6. KID Database
Dr. Eisenberg announced the nation's first database on the hospital care of America's children. The Kids' Inpatient Database (KID) was developed by AHRQ to make national and regional estimates of children's treatment, including surgery and other procedures, and for estimating treatment outcomes and hospital charges. Select to access the AHRQ Press Release or to visit the database.
7. Research Priorities: Patient-centered Care and the Impact of Payment and Organization on Care
AHRQ published new research priorities in two Program Announcements. One, titled "Impact of Payment and Organization on Quality, Cost, and Equity," seeks broad, system-level analysis that integrates the issues of cost, financing, quality improvement and outcomes. The other, titled "Patient-centered Care: Customizing Care to Meet Patients' Needs," will support redesign and evaluation of new care processes that lead to greater patient empowerment, improved patient-provider interaction, easier navigation through healthcare systems, and improved access, quality, and outcomes. Select to access the AHRQ Press Release.
8. Research Agenda on Aging
AHRQ just released a report from its Task Force on Aging that details a proposed agenda for health services research on aging Americans. Print copies of the report are available by sending an E-mail to AHRQPubs@ahrq.hhs.gov.
9. New Director of CPTA
AHRQ announced that family physician Robert Graham, M.D., has been chosen as the new director of the agency's Center for Practice and Technology Assessment. This center is responsible for the U.S. Preventive Services Task Force, technology assessments, AHRQ's Evidence-based Practice Centers, and the National Guideline Clearinghouse™ (NGC). Select to access the AHRQ Press Release.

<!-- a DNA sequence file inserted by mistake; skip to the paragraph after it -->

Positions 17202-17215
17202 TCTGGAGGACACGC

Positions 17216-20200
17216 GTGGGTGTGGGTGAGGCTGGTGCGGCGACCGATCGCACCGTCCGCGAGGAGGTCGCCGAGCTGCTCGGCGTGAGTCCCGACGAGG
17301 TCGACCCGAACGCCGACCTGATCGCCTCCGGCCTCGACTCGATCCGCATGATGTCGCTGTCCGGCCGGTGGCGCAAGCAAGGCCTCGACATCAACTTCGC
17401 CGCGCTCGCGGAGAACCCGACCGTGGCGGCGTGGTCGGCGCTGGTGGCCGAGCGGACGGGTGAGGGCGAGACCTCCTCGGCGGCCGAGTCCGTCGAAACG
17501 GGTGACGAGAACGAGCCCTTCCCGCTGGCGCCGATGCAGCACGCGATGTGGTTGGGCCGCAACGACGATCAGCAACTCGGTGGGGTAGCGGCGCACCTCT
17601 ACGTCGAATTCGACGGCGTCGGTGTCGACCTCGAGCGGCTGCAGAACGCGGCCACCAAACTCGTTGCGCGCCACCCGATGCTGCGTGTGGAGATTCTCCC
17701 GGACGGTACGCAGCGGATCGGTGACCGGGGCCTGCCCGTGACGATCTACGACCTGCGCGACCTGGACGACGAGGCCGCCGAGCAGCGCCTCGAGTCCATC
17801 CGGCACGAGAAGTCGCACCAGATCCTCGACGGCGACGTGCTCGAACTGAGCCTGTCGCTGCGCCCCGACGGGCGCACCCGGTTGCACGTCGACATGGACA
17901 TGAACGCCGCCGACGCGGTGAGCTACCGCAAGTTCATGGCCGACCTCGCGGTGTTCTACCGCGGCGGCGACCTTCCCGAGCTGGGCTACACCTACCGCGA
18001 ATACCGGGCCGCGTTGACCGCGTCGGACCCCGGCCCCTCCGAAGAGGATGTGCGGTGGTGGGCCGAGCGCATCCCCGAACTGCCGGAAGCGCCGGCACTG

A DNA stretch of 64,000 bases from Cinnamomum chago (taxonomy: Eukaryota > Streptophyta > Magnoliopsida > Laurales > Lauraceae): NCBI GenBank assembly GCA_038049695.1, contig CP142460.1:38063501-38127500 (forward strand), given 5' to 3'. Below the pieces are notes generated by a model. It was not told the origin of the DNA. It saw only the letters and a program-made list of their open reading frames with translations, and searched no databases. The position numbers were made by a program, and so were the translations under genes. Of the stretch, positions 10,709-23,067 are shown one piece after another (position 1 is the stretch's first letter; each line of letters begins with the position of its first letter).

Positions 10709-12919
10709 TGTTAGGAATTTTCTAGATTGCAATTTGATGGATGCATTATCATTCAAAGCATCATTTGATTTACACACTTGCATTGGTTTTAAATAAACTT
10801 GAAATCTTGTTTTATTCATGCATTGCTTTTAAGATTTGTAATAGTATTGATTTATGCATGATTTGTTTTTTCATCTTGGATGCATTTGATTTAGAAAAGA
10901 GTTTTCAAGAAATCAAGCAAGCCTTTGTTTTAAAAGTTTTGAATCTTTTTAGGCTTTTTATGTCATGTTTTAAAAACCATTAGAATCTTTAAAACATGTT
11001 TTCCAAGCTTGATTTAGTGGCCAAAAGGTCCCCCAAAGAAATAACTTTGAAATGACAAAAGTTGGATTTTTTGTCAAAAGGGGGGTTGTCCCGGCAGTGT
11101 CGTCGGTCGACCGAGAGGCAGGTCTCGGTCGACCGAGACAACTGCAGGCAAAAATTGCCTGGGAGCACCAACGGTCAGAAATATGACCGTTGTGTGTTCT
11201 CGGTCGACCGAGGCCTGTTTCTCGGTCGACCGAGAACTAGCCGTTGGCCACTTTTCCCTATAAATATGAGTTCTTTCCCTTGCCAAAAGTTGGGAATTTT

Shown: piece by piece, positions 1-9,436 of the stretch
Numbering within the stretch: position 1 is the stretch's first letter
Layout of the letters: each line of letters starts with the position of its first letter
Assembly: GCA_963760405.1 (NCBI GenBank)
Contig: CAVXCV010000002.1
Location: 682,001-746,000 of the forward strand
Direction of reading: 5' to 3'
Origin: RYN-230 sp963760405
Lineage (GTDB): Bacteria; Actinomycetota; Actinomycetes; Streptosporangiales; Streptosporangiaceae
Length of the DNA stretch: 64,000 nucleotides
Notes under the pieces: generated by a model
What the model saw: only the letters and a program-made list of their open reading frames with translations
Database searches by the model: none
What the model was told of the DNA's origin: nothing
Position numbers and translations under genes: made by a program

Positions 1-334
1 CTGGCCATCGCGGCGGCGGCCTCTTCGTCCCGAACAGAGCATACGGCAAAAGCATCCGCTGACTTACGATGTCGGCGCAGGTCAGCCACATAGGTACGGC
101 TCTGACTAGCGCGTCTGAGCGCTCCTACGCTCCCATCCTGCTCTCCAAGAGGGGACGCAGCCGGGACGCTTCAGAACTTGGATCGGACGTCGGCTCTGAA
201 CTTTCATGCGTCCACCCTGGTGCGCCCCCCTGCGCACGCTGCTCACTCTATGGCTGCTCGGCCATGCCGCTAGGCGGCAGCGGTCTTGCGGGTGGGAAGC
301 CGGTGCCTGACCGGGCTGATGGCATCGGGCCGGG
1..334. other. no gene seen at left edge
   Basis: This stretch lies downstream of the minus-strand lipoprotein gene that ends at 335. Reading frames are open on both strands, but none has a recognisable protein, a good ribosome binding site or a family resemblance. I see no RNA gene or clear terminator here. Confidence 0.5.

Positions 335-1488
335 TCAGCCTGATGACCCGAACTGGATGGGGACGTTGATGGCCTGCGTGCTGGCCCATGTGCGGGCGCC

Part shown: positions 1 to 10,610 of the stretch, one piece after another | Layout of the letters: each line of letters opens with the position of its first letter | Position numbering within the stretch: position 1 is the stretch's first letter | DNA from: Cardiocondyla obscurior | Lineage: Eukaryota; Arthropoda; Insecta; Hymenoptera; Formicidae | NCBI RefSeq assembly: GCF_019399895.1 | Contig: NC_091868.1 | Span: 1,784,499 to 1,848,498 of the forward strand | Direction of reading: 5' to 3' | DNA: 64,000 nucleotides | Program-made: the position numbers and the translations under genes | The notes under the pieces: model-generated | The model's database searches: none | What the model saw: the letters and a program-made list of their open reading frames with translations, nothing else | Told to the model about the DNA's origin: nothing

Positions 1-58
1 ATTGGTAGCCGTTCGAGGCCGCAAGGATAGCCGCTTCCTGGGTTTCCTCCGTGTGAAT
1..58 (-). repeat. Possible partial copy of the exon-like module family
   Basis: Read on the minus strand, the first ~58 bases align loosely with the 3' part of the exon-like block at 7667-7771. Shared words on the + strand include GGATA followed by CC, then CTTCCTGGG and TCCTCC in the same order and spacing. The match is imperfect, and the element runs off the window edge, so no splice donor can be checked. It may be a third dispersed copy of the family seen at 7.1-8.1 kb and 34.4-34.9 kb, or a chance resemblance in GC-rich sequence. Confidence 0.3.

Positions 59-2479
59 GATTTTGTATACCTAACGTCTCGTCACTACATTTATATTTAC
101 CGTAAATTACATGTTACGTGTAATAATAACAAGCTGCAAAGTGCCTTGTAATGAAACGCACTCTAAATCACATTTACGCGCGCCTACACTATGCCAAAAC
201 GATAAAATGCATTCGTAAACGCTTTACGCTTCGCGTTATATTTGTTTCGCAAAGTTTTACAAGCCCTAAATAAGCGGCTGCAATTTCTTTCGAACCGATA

10. Evidence Report on Treatment of Pulmonary Disease Following Cervical Spinal Cord Injury
AHRQ released the summary of a new evidence report produced by the Duke Evidence-based Practice Center, Treatment of Pulmonary Disease Following Cervical Spinal Cord Injury (SCI). The report presents the EPC's assessment of the evidence currently available on the prevention and treatment of pulmonary disease following traumatic cervical SCI. Select to access the Summary. Print copies of the summary are available by sending an E-mail to AHRQPubs@ahrq.hhs.gov.
11. Evidence Report on Treatment of Coexisting Cataract and Glaucoma
AHRQ published the summary of an evidence report by the Johns Hopkins University Evidence-based Practice Center (EPC), Treatment of Coexisting Cataract and Glaucoma. The report identifies the most important questions pertinent to surgical treatment of coexisting cataract and glaucoma, assesses the quality and content of the evidence on surgical treatment of coexistent cataract and glaucoma, and identifies areas in which further research is needed. Select to access the Summary. Print copies of the summary are available by sending an E-mail to AHRQPubs@ahrq.hhs.gov.
12. Evidence Report on Diabetes Mellitus
AHRQ released the summary of a new evidence report by the Evidence-based Practice Center at RAND in Southern California, Ayurvedic Interventions for Diabetes Mellitus: A Systematic Review. The report found that few studies of Ayurvedic medicine have been pursued and that clinical trials using Ayurvedic medicine should be conducted to see if the therapies have any effect. Select to access the Summary. Print copies of the summary are available by sending an E-mail to AHRQPubs@ahrq.hhs.gov.
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Current as of August 2001